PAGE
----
On the presence of Daphnia galeata in Lake Orta (N. Italy)
AbstractLake Orta is a very interesting environment because of its history of heavy chronic pollution and biota re-colonization. It was the first deep lake in Italy in which allozyme techniques were used to investigate clonal diversity. In 1986, a newly established Daphnia obtusa population, able to colonize stressed environments, resulted composed by just one multilocus genotype, detected through an analysis of 27 different allozymes, fifteen of which active and stable for up to 12 generations. This result was interpreted as indicative of a colonization by a single clone, able to establish after a strong selection. This species was allochthonous for the lake, and in 1996 was replaced by a Daphnia longispina of the same morphotype as that originally described from its pelagic environment, the latter apparently remaining the only Daphnia species also in the lake’s littoral until 2001, i.e. until a regular sampling to monitor the lake was accomplished. During an accidental sampling in 2004, for detecting the occurrence and prevalence of parasites in Daphnia parental species and hybrids in several lakes located North and South of the Alps, Daphnia galeata was first found in Lake Orta’s pelagic environment, as revealed by morphological and allozyme analyses. Lake Orta zooplankton was then resampled in June 2006, to detect species as well as clonal composition of the Daphnia population, using the same techniques of morphotype and allozyme analyses. We expected to find low clone diversity and the occurrence of hybrids, whose success is enhanced in disturbed environments. Although preliminary, our results confirm that clone diversity Lake Orta’s Daphnia population is low, thus suggesting a recent colonization by D. galeata and providing evidence for a founder effect. In addition, the detection of the M variant at the AO locus, we interpret as a rare allele of D. galeata/D. longispina hybrids, perfectly fits the hypothesis of an enhancement of hybrid success in disturbed environments such as the once heavy polluted Lake Orta.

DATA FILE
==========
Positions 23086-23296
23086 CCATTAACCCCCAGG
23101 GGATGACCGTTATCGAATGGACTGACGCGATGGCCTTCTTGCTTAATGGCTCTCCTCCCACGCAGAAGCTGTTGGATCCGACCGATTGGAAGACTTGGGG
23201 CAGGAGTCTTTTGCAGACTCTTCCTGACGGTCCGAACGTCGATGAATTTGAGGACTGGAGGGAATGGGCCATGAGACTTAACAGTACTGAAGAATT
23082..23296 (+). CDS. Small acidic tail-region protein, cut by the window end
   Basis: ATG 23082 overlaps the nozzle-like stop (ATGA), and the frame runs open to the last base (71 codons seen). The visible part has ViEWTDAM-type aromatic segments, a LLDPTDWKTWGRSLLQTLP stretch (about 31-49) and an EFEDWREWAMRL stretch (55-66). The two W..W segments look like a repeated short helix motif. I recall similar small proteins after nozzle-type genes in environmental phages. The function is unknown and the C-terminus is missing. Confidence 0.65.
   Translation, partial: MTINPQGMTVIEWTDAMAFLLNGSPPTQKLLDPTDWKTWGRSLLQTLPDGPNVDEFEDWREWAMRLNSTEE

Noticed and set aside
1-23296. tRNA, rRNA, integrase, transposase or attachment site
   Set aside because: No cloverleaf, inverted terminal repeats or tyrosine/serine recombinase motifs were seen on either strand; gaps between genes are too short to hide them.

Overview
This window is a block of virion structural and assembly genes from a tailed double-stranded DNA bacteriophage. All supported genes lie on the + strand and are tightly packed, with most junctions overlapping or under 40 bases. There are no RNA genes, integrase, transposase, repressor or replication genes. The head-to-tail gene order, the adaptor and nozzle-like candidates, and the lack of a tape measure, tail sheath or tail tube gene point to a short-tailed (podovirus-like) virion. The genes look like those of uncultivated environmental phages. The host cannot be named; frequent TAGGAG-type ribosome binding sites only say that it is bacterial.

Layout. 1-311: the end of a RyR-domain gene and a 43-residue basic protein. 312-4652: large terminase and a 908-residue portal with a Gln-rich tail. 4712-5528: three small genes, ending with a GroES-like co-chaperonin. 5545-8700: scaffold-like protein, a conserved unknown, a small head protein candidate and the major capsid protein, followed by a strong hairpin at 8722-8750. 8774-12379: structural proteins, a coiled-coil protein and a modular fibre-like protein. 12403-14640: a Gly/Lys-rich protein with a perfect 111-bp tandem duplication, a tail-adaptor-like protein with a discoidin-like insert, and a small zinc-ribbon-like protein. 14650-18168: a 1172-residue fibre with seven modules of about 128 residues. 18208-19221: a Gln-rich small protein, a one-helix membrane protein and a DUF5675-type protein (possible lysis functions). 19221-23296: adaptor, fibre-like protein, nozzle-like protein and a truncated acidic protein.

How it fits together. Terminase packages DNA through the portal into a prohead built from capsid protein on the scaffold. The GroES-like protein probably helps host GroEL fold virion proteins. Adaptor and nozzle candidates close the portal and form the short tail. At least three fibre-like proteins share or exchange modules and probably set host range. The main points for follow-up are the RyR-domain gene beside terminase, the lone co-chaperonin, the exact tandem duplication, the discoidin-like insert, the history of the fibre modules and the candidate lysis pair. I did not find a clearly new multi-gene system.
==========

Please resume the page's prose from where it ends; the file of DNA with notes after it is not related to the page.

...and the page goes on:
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Copyright (c) 2006 Roberta PISCIA, Jaromir SEDA, Carla BONACINA, Marina MANCA
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